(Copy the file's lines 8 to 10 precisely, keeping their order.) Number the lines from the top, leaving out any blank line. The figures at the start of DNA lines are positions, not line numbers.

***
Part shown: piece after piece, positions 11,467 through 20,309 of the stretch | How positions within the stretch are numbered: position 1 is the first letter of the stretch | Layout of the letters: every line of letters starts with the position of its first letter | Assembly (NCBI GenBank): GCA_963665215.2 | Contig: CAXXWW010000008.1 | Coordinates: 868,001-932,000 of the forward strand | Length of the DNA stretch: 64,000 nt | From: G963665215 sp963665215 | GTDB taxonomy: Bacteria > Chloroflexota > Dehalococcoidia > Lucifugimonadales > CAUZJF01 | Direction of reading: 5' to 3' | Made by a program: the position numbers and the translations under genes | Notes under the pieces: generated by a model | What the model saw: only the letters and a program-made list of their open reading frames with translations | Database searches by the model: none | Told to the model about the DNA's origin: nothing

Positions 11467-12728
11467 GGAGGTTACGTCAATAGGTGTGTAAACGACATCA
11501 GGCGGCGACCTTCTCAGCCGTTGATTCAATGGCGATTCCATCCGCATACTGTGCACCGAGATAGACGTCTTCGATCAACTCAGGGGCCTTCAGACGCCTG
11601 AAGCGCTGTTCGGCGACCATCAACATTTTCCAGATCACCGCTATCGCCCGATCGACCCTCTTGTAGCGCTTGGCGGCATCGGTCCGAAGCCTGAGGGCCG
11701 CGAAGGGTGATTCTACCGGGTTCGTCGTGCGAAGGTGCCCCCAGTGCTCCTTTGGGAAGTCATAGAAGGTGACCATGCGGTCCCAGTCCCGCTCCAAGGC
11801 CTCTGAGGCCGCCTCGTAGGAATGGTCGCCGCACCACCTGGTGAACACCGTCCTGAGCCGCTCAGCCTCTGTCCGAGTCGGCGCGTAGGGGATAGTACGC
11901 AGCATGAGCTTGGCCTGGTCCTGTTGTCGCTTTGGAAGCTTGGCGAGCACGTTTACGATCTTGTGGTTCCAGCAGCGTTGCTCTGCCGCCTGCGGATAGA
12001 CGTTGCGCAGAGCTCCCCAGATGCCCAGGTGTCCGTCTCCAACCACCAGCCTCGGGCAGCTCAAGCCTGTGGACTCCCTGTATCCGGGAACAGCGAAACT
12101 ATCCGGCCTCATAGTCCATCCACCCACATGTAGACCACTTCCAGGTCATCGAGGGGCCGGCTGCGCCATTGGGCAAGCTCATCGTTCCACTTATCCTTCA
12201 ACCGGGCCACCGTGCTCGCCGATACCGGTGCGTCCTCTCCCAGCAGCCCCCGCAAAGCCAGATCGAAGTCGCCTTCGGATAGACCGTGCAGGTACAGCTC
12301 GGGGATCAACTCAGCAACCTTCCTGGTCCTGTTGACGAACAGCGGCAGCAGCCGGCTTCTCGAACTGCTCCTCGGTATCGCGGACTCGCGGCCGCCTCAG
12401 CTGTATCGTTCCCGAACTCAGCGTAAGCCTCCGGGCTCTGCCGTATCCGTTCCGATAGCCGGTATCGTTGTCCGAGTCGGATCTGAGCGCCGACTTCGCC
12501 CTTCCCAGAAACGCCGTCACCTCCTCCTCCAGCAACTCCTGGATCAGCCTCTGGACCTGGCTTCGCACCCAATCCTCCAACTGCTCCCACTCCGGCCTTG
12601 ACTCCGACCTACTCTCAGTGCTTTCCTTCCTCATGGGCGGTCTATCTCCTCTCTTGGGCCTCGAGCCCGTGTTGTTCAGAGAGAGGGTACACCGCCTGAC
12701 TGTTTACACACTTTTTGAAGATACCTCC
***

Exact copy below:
11901 AGCATGAGCTTGGCCTGGTCCTGTTGTCGCTTTGGAAGCTTGGCGAGCACGTTTACGATCTTGTGGTTCCAGCAGCGTTGCTCTGCCGCCTGCGGATAGA
12001 CGTTGCGCAGAGCTCCCCAGATGCCCAGGTGTCCGTCTCCAACCACCAGCCTCGGGCAGCTCAAGCCTGTGGACTCCCTGTATCCGGGAACAGCGAAACT
12101 ATCCGGCCTCATAGTCCATCCACCCACATGTAGACCACTTCCAGGTCATCGAGGGGCCGGCTGCGCCATTGGGCAAGCTCATCGTTCCACTTATCCTTCA